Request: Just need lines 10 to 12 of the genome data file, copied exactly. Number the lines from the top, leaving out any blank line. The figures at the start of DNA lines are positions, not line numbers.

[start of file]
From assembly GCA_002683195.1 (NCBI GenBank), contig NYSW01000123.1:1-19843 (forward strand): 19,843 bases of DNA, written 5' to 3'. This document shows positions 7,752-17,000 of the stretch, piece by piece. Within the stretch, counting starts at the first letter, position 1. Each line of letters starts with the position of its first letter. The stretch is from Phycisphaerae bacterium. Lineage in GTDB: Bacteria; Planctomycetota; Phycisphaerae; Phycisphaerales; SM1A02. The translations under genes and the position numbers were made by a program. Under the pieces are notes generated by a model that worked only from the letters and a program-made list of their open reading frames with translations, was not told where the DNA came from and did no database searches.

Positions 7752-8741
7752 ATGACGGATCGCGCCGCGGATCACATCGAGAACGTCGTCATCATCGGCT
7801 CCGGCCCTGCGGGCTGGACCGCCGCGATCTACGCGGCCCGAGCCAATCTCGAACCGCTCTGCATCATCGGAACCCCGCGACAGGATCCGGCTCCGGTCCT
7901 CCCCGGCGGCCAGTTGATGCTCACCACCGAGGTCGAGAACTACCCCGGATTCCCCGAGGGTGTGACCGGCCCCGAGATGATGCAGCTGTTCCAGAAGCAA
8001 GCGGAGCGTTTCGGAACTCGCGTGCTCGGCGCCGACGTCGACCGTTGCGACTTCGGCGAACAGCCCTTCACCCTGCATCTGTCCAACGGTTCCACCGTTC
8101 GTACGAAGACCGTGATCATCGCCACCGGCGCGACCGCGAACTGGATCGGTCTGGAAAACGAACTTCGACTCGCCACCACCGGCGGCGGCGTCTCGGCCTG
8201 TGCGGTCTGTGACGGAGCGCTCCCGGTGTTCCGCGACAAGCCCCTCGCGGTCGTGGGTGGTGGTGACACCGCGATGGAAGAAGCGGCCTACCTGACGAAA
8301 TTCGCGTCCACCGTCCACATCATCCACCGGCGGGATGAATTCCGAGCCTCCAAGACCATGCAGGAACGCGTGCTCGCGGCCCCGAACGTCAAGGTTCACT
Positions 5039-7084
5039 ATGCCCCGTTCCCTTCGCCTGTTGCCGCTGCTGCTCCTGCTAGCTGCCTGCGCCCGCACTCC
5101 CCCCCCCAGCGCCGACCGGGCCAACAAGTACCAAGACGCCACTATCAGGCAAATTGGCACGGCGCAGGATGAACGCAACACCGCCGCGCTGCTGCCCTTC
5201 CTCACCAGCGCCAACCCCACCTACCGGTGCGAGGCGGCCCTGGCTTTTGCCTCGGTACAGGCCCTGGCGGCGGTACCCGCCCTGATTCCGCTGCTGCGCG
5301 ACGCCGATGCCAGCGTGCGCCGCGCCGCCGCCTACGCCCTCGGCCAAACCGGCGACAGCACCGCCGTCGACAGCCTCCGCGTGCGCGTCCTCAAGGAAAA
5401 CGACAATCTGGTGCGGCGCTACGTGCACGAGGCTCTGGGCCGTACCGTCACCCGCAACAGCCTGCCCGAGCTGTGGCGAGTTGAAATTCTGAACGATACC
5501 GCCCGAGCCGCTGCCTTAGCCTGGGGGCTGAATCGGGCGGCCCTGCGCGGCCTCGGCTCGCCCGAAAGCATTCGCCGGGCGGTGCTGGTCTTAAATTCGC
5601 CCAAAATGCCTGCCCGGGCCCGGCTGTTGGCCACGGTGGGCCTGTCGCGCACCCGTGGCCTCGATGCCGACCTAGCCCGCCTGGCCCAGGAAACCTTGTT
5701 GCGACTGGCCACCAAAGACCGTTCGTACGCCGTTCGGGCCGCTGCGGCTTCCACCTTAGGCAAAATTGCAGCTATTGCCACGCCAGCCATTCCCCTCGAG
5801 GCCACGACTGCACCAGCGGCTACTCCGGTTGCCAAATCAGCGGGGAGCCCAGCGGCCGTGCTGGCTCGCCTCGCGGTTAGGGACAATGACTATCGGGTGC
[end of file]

Positions 5039-7084
5039 ATGCCCCGTTCCCTTCGCCTGTTGCCGCTGCTGCTCCTGCTAGCTGCCTGCGCCCGCACTCC
5101 CCCCCCCAGCGCCGACCGGGCCAACAAGTACCAAGACGCCACTATCAGGCAAATTGGCACGGCGCAGGATGAACGCAACACCGCCGCGCTGCTGCCCTTC